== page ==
We all know anxiety. It is natural reaction of fear, anger and stress. Our body chemistry has an automatic biological system for dealing with anxieties - chemicals and hormones rush about your body and make certain you are ready to flee from any threat. The demands of modern life often mean we are in anxiety overdrive most of the time. Show me what a man fears and I will show you what he is, is an old saying but the solution to the threat of anxiety is not to find courage to face the enemy - that is a practical weapon for other situations. To confront and deal with anxiety you need to enter a state of calm. In quieting the mind, you set the body at ease, its chemistry changes and the anxious state subsides. It is true that for some people just a few minutes sitting quietly will restore them. For most of us the stresses that flood our lives are so constant that we need to take stronger measures to restore a sense of balance and peace. Meditation is one of the most outstanding techniques to help you. This is not news but if you already know it, why haven’t you started to meditate? Today is a good day to be healed. Focus on this point:

Riches are not from abundance but from a contented mind.
– Hadith, Sayings of the Prophet Mohammed

Spiritual desolation

Spiritual desolation happens when we turn away from the positive in our lives. Sometimes we become negative in such tiny ways that we are unaware of it until these negatives collect together like drops of rain and flood us with a sense of desolation. We then feel nothing is worthwhile, that life has no meaning and that all we do is futile and all our efforts at happiness are in vain. Our frustration and hopelessness grows so enormous that we decide finally that God, if he existed in the first place, has gone away.

This is spiritual desolation and it relates to the promise of God. In our despair we have forgotten the universal and eternal aspect of our life, neglected the hope that knows no beginning and no end and, thus, denied love. Hope and love are the promises of the eternal in our lives. The important thing when you feel such spiritual desolation is to return to God as quickly as possible. Meditation facilitates this flight from the desert of self back to the sanctuary of inner space where you may recover in the embrace of the spirit.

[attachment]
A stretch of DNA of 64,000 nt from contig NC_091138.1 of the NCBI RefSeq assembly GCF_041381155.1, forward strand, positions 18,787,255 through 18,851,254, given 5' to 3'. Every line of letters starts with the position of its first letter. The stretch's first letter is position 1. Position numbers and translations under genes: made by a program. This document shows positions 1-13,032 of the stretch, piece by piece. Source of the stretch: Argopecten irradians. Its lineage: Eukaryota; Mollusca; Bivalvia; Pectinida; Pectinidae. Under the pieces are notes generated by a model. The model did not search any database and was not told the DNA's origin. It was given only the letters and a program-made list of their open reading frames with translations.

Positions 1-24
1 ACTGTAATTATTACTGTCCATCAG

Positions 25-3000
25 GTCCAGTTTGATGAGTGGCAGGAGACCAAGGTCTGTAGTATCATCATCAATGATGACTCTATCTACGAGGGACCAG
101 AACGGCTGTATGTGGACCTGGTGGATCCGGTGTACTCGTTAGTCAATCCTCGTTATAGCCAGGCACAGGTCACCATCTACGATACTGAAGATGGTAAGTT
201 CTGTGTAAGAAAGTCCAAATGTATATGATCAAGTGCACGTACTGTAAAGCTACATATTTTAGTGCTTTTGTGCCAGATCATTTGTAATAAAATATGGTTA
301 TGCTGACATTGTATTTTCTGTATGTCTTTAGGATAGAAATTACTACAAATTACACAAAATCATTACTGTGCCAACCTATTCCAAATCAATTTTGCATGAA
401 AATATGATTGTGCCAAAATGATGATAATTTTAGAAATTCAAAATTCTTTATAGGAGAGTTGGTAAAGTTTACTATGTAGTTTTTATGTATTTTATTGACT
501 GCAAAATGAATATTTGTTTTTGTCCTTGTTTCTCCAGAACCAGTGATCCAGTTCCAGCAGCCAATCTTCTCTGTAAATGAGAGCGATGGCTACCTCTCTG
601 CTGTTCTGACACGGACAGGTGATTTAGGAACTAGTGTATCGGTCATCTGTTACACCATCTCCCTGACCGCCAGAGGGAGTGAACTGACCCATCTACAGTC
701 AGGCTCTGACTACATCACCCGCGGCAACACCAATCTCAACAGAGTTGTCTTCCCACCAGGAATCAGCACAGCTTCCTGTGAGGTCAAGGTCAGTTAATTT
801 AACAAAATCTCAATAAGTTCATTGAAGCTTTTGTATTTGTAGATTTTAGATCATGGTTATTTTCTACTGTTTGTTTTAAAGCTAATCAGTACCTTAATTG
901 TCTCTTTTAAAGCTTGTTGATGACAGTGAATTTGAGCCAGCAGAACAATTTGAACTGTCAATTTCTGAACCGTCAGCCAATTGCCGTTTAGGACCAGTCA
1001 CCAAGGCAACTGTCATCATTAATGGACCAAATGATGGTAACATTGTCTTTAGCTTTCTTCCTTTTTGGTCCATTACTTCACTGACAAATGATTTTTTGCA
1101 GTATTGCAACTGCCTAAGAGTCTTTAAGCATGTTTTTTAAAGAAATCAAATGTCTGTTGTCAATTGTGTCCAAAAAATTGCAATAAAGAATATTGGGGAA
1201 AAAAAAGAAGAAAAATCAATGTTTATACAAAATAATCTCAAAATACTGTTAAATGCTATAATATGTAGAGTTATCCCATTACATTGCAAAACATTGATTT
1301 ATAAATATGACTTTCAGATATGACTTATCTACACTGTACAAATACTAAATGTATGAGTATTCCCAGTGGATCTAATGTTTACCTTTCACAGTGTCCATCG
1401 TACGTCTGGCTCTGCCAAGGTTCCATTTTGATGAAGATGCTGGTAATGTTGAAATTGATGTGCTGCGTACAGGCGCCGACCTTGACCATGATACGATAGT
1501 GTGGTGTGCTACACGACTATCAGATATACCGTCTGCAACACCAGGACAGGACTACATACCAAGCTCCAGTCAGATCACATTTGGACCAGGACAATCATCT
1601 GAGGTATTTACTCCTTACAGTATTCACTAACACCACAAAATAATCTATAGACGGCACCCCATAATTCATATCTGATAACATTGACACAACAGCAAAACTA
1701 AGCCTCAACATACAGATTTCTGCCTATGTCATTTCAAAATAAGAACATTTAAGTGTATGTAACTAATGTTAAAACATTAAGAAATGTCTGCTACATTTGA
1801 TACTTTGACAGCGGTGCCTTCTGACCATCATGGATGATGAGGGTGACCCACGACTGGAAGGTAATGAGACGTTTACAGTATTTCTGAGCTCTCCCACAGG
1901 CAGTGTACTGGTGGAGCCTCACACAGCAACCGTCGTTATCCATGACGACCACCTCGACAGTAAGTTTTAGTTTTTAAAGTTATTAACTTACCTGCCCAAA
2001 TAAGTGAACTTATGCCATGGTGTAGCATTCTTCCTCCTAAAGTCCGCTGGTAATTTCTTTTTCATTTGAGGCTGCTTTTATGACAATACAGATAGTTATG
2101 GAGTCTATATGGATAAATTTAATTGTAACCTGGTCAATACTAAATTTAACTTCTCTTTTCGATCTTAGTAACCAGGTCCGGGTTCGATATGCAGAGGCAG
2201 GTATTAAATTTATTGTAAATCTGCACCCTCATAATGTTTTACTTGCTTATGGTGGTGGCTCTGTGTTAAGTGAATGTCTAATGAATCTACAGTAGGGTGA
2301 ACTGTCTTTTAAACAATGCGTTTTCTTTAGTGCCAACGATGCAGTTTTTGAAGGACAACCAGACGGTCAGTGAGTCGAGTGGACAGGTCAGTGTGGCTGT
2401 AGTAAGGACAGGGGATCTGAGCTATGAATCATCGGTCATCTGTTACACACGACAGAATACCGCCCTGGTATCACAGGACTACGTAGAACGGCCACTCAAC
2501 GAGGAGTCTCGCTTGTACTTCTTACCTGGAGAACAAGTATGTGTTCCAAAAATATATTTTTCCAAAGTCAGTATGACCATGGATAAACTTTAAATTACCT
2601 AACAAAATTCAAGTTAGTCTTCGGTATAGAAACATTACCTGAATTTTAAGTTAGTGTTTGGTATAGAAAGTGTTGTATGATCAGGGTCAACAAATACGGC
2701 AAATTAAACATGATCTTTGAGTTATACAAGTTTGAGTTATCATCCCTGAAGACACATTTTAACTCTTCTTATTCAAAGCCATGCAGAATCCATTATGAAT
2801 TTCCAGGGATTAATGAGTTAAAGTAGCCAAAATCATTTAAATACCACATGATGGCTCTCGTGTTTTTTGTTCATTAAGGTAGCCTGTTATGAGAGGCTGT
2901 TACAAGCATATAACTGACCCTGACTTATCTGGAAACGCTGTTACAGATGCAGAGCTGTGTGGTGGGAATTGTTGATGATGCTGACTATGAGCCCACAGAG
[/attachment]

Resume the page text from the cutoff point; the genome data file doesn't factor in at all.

Basic Meditation Practice: the relaxation response

One of the greatest obstacles to interior peace is nervous tension. Ten minutes spent releasing your tension before beginning each day will assist you in your ordinary living and when you are seeking to enter spiritual realms. The following exercises will help you start meditation. You will be putting your hand firmly on the Gateway of Meditation to push it wide open.

Exercise 1: Feeling is not thinking

This is an exercise to get in touch with bodily sensations. First sit comfortably in a chair. Close your eyes. Feel your back against the chair, then your chest as it expands with each breath. Become aware of your arms, then legs, feel the soles of your feet touching against the ground. Visit different parts of your body. Visualise them. Gently let them go. Sit now within the calm embrace of your body.


  • Take off shoes and socks
  • Sit comfortably with eyes closed
  • Visualise your body
  • Feel your back
  • Feel your chest expand as you breathe
  • Feel your arms, then legs
  • Feel the soles of your feet on the ground
  • Focus on the calmness of your body

Exercise 2: Simple focusing

Here is an easy way to get yourself relaxed. Sit with your eyes closed for 20 minutes in a room which is quiet, breathe regularly, repeating during this time a single word like peace or one.If you are on a retreat try doing this each morning and at the conclusion of any talks or between items in the retreat program. Finally, do the exercise just before going to bed at night.


  • Find a quiet room
  • Sit down
  • Breathe gently and regularly
  • Repeat a mantra of one word, such as peace
  • Do this for a set length of time from 10 to 20 minutes